The plug should have a light brown tint to the white center piece, but if you see any sandy deposits or erosion of the centre electrode it can be dangerously weak and therefore cause terrible damage to your engine. If you blow a hole through the piston by running too lean it will spray molten aluminium all over the crank, and that will then become a major problem.
As a golden rule with old air-cooled two-strokes, if you’re not too sure what you’re doing please take it to a professional who does?
Q: I’ve just fitted a top box (maker’s name withheld because my brother sells them) to my 2005 Aprilia Caponord. I’ve wanted to fit one for a while now because my backpack gets wet in the rain and I live just outside Durban where it tends to rain a lot. So it seemed like a good idea to fit a waterproof carrying device.
The fitment of the accompanying brackets in the kit was relatively easy, if not a little fiddly, but I came right in the end. So then it was time to go and out test the new ‘box on the open road.
As soon as I get to 140km/h the bike has now developed a constant weave, which is a bit unnerving, and I didn’t feel like going any faster to see if it disappeared at higher speeds.
So, is this trait common when one fits a top box and more importantly is there anything I can do, or try, to cure the problem?
A: If the top box you’ve bought isn’t primarily designed to fit this particular bike problems, like this, can occur. Also, there’s probably a label, or sticker of some kind, on the ‘box, advising on speeds after fitting it. So it might pay to find that.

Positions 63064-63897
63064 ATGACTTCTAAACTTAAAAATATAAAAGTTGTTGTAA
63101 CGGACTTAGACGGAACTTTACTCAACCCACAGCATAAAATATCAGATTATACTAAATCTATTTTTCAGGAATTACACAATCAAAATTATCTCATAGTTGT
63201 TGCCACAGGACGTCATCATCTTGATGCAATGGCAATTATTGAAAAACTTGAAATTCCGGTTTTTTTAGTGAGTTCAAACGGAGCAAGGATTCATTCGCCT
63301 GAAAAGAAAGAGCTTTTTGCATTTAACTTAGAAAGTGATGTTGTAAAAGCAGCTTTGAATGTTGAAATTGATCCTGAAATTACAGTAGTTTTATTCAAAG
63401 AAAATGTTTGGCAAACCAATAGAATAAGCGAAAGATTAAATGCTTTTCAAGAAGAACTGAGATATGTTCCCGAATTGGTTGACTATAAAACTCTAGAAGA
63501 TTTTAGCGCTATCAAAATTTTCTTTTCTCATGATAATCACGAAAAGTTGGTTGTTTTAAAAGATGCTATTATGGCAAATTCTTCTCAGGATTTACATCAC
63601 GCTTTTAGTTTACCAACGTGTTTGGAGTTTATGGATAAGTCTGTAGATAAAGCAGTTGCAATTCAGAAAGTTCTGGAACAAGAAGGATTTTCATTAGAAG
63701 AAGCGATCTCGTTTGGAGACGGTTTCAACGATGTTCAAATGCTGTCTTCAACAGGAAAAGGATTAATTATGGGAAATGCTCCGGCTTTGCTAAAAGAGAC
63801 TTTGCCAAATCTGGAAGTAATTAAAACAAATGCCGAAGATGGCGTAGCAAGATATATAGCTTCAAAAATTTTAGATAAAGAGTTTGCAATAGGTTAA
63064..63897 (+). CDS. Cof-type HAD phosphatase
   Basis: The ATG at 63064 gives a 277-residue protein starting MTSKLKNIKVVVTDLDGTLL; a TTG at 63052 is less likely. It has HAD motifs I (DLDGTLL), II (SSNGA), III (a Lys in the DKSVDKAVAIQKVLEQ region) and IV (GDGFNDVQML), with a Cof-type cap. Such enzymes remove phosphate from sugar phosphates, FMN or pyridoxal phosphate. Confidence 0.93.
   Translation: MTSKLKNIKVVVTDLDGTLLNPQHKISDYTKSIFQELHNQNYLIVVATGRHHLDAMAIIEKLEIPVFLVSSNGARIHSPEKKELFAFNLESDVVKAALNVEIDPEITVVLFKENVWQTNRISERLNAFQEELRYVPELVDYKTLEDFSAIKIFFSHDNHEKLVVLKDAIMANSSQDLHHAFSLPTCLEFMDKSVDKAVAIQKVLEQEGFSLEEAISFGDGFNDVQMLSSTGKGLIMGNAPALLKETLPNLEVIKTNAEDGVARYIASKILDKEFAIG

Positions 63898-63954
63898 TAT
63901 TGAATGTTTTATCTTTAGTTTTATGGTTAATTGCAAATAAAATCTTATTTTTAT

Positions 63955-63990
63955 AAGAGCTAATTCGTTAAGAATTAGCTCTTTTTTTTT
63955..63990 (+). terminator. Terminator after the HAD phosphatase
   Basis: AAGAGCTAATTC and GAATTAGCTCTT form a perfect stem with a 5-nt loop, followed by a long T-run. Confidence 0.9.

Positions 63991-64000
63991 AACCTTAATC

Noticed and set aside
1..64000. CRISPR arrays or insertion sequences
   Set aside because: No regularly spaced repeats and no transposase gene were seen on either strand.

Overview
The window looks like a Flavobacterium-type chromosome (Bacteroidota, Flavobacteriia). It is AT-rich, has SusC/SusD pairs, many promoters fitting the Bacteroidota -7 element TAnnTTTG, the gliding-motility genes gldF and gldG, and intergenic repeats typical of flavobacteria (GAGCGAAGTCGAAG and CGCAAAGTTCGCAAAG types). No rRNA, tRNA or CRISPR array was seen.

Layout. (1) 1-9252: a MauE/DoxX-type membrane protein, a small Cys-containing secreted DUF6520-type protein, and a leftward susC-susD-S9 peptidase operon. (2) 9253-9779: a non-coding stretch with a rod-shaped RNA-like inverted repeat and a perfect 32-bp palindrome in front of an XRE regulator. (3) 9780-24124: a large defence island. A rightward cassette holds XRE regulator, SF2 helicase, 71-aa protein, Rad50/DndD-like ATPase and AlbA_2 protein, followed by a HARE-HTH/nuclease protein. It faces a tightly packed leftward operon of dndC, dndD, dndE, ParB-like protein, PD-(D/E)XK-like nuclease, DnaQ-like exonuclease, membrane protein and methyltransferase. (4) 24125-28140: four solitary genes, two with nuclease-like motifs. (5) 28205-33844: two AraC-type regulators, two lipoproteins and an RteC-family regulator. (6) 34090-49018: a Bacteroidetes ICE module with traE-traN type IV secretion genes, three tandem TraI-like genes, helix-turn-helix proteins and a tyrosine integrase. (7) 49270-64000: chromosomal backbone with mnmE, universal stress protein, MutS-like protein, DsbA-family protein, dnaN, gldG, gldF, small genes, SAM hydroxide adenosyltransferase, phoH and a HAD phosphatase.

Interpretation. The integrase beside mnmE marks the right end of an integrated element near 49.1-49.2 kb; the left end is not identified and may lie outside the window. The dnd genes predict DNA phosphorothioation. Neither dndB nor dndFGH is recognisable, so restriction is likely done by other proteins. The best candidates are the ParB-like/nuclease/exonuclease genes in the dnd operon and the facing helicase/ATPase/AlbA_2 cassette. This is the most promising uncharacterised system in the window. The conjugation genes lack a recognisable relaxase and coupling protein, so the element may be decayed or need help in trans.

Also, if a pillion sits on the back it sometimes stops this ‘weave’ because it smoothes out the airflow after it passes over your body, try that? Also, move your body position backwards and forwards whilst riding to see if that improves things. But as a rule you’re going to have to keep your speeds down, live with it, or take it off when not really needed.
Q: I see you’re getting a lot of questions relating to older Japanese motorbikes, so I thought I’d throw another one at you.
I have a Suzuki GS550 from the late seventies, just because it’s all I can afford. It still has points and condensers, which are always giving me loads of problems. I’m forever cleaning them and settings gaps, etc, which is irritating to say the least.
I’ve just priced a new set from Suzuki (two sets of points and two condensers) and they come to nearly R1,000, WTF! And within a few years they’ll need to be replaced again, and the entire mechanism seems to be worn out anyway.
So what other options do I have? I’m thinking of replacing all of it for an electronic system, and would you know who to get in touch with, and will it work OK with the stock ‘points’ coils?
A: I would certainly throw away all that old stuff and replace with a modern conversion from Dynatek for example. You’ll get a much more accurate spark and better all-round performance, and it will work fine with your stock ignition coils.
Go to www.dynojet.co.za and order your parts from there, they are the official South African importer for the full range of quality electronic parts, like these, from the USA. Then your points problems will be over with your ol’ GS.